TURN 3 – UD

    Unwilling to let my scorers take the middle token,my adversary charged both units of Cataphracts into the blocking Eagles. The rest of the army maneuvered a bit, both Scout units moving towards the Totemic Summon to try and shoot it down. The Chariots, now rid of the Kestrel meanace, stepped on the left objective marker.
    With my totemic beast in a position for a turn 3 charge on the hierophant bunker and both cataphract units within charge range of my entire army, I used my binding scroll on the Stars Align, then dispelled the Unerring Strike and had to let the Spectral Blades through on the left Cataphracts. Shooting didn’t do much, failing to wound both my Eagle Prince and the Totemic Beast. The eagles predictably took a beating in combat, and died trying to flee towards my lines. This time both units pursued and charged into the big Bladedancer unit waiting right behind.




    TURN 3 – SE

    The elves countercharged : the right kestrel unit fell into the unboosted Cataphracts’ flank, while the Prince spotted the same unit’s other and charged in too, clipping their corner. The Totemic beast turned and charged the front of the hierophant bunker.
    The rallied eagle unit flew in position to redirect both the Chariots and the Shabtis,ensuring that the elven elite would be undisturbed while dealing with the cataphract business in the middle.

    Magic was focused on boosting the Dancers in combat: the Beast Awakens was dispelled,which allowed me to cast both Forest Embrace and Savage Fury on them! Shooting managed to kill the right scorpion, while to the left another Shabti Archer died to the Sylvan Archers’ arrows.
    In combat I went for the bunker fight first: the Totemic beast only managed two wounds on the Master Hierarch, getting two wounds back in return, but its breath weapon kept it in the fight. In the main event, the Prince was challenged out and instantly killed the cataphract champion, while the flanking Kestrels performed admirably: between their attacks and those of the Bladedancers (dancing the 3++aegis save dance), three more cataphracts fell, for a grand total of 14 unsaved wounds! The Dancers, now bolstered by Distracting and forcing my enemy to reroll 6’s to hit, only took 3 wounds back from the cataphracts’ attacks! This was enough to crumble the rightmost unit of undead, and drop the right one to 8 wounds remaining!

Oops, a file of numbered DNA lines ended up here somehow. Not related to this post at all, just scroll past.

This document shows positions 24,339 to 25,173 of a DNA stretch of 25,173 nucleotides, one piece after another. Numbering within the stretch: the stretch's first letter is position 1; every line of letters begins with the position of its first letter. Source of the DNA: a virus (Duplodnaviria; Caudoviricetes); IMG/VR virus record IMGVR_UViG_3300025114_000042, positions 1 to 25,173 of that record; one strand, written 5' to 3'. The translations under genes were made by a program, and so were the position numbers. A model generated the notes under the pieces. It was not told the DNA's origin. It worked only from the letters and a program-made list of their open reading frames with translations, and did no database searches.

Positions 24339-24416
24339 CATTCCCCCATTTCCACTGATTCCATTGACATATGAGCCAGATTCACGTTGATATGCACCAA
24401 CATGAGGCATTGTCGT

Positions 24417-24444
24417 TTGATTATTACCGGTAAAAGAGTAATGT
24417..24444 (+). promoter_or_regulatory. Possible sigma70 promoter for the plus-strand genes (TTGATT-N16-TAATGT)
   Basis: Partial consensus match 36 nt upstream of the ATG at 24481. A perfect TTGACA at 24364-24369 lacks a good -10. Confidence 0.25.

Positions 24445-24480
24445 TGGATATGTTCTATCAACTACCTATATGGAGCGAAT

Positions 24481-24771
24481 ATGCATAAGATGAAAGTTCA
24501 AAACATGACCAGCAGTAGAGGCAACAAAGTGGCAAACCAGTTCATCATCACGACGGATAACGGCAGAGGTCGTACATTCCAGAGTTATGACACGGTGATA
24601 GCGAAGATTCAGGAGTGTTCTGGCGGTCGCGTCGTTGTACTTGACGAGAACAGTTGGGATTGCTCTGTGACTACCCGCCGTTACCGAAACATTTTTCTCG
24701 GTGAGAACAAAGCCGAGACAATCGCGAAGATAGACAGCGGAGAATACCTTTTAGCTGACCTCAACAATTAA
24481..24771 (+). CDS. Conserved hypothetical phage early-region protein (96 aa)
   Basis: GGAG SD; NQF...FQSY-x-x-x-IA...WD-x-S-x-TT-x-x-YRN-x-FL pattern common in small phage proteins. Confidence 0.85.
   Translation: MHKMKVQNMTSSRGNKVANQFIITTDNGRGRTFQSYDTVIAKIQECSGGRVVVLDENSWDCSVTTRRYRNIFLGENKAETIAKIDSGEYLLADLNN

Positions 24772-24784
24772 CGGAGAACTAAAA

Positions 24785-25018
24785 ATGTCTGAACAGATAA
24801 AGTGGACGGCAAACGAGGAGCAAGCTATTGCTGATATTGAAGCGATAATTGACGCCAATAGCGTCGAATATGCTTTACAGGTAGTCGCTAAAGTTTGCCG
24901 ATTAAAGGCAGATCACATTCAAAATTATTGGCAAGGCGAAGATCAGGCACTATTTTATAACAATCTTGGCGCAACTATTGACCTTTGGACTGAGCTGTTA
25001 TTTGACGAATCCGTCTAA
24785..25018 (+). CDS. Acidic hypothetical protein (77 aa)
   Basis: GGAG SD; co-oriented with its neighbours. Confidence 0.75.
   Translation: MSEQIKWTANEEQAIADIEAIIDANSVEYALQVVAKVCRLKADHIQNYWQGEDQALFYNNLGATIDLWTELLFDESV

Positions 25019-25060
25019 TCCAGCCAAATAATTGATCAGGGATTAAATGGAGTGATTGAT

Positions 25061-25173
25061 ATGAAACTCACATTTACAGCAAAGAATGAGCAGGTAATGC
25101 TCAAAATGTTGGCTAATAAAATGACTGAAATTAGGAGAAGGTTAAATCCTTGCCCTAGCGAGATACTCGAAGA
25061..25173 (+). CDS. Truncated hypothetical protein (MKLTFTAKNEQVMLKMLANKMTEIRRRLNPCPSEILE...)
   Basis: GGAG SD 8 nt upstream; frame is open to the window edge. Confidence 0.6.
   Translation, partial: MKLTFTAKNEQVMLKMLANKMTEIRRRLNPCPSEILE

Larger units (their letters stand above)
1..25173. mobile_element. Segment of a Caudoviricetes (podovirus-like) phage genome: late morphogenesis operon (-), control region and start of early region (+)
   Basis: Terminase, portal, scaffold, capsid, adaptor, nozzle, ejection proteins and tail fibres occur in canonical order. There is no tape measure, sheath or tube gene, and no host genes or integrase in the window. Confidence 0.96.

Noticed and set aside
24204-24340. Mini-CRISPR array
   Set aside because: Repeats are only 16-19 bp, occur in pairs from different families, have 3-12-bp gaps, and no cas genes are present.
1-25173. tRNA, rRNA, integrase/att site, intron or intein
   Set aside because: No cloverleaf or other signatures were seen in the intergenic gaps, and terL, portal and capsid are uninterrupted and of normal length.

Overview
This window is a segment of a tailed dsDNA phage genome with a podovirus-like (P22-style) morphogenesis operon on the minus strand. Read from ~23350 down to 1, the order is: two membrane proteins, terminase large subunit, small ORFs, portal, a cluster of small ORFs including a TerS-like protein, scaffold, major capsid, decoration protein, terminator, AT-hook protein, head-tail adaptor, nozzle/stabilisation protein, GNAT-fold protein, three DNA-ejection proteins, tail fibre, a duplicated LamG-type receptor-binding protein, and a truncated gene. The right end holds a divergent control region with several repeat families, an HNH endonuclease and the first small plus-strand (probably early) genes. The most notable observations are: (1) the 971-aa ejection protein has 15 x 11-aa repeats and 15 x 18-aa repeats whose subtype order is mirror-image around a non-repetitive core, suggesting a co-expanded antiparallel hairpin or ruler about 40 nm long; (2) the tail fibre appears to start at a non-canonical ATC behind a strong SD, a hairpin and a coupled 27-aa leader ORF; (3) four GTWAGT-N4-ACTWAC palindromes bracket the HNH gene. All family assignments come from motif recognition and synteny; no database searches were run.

The Prince, now out of combat, reformed and the victorious kestrels overran into the second cataphracts’ flank.





    TURN 4 – UD

    The chariots flanked the Eagles, a unit of scouts flanked my totemic beast and the Shabti reformed to shoot at my Eagle Prince once more. In the magic phase myopponent was faced with a dilemma: try to save his mage, and thus abandon the Cataphracts, or vice versa. In the end, he went for saving the mage bunker, but a low magic roll meant that only one spell got through, healing a single wound on the Hierarch. The shabtis once more failed to do any damage to the Prince with their S5 bows!